FIG. 12E follows immediately from the previous step and shows data being sent to the cache 1274 in parallel with programming of data to the memory array 1270. This parallel operation may allow increased data transfer speed from the controller 1276 to the memory array 1270. Programming data to the memory array 1270 is a relatively slow operation taking approximately 150 microseconds to 1000 microseconds so that performing other operations in this time may be important to overall operating speed. During this step the memory array is busy but the cache 1274 is ready. Where a high degree of parallelism is used for programming (e.g. in where metablocks are used), programming to the memory array 1270 may be faster than the transfer of data to the cache 1274. However, generally the transfer to the cache 1274 will finish first.

FIG. 12F shows the situation after all the data has been transferred from the controller 1276 to fill the cache 1274. The cache 1274 contains data and is therefore in a busy condition. Programming of data to the memory array 1270 is shown as continuing in this figure. In this example, programming to the memory array 1270 continues after data transfer to the cache 1274 is finished. However, in other examples these two operations may finish at the same time or programming the memory array 1270 may finish first.

FIG. 12G show the situation after the completion of writing of data to the memory array 1270 and to the cache 1274. The memory array 1270 is ready at this point because it is no longer busy programming data. The cache 1274 is busy because it is not able to accept new data from the controller 1276 due to the data already stored there.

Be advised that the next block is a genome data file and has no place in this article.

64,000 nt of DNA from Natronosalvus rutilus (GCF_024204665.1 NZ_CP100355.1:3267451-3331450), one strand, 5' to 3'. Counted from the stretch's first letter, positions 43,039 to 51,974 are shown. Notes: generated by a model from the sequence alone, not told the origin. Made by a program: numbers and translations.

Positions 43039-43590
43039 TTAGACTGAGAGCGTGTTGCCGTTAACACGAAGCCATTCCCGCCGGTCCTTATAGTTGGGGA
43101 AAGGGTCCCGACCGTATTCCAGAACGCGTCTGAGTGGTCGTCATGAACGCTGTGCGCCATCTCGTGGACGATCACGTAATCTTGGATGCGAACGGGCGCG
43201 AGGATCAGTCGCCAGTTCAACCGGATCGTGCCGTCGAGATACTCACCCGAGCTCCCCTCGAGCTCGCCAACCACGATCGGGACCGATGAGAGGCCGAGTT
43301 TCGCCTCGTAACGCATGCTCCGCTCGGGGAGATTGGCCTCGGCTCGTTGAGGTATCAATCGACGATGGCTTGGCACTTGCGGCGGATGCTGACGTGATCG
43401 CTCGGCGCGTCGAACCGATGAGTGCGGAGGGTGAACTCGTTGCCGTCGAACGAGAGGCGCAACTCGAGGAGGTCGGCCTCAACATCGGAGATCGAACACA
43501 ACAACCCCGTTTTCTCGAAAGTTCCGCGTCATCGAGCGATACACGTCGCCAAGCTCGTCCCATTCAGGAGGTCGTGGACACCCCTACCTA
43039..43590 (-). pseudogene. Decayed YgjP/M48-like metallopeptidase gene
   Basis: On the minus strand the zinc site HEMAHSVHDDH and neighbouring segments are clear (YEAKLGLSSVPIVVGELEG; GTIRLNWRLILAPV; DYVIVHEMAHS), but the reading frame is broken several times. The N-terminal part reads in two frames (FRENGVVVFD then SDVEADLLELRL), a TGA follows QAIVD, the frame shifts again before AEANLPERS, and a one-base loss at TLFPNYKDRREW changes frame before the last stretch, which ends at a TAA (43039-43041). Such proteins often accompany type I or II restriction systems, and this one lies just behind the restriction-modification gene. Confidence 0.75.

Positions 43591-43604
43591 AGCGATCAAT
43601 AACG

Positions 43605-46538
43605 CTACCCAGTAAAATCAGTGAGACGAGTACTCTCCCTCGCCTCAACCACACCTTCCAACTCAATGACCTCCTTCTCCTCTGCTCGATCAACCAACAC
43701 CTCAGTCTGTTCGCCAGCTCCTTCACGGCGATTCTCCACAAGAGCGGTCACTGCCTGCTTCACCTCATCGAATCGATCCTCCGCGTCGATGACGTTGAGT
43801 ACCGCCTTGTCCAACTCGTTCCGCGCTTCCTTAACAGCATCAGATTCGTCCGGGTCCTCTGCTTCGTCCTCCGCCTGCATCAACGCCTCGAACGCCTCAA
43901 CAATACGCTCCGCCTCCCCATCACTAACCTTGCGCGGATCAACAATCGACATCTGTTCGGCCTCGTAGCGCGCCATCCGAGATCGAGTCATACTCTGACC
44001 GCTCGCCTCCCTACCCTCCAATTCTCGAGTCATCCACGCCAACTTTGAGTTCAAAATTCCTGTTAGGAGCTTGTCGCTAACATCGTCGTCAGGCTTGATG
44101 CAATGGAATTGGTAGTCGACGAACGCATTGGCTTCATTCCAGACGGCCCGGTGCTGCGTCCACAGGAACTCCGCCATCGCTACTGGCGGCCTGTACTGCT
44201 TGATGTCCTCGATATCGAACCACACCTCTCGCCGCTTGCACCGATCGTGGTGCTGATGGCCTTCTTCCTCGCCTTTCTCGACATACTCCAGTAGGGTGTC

FIG. 12H shows the transfer of data from the cache 1274 to the buffer 1272 as in FIG. 12C. At this point, more data may be supplied by the controller 1276 so that the cycle returns to the step shown in FIG. 12D. The steps shown in FIGS. 12D-12G may be repeated multiple times for as long as the controller supplies data.

FIG. 12I shows the situation after completion of the transfer of data from the cache 1274 to the buffer 1272 in FIG. 12H. Here, the memory array 1270 is busy because of the write operation in progress. The cache 1274 is ready because it is able to accept more data. However, in this case the controller 1276 does not have any more data to store in the memory array 1270. Therefore, the cache 1274 continues to remain in the ready state while the memory array 1270 remains in the busy state for as long as the data is being written.

Typically, the signal sent to the controller 1270 over the ready/busy line indicates either memory array condition or cache condition. For a write sequence such as that described with respect to FIGS. 12A to 12H, the ready/busy line generally sends a signal that indicates whether the cache 1274 is ready to accept more data. This signal is selected so that as soon as a ready signal is received by the controller, more data may be sent. Information about the condition of the cache 1274 is generally more important to the controller during a write sequence than information about the condition of the memory array 1270. However, at the point shown by FIG. 12H, it may be desirable to know the condition of the memory array 1270 rather than that of the cache 1274. This is because there is no more data to send to the cache 1274 and so the condition of the cache 1274 is not required. Until the memory array 1270 becomes ready, the controller 1276 may not be able to begin another operation such as a write operation. This is because there is unprogrammed data still in the buffer 1272 until the memory array is ready.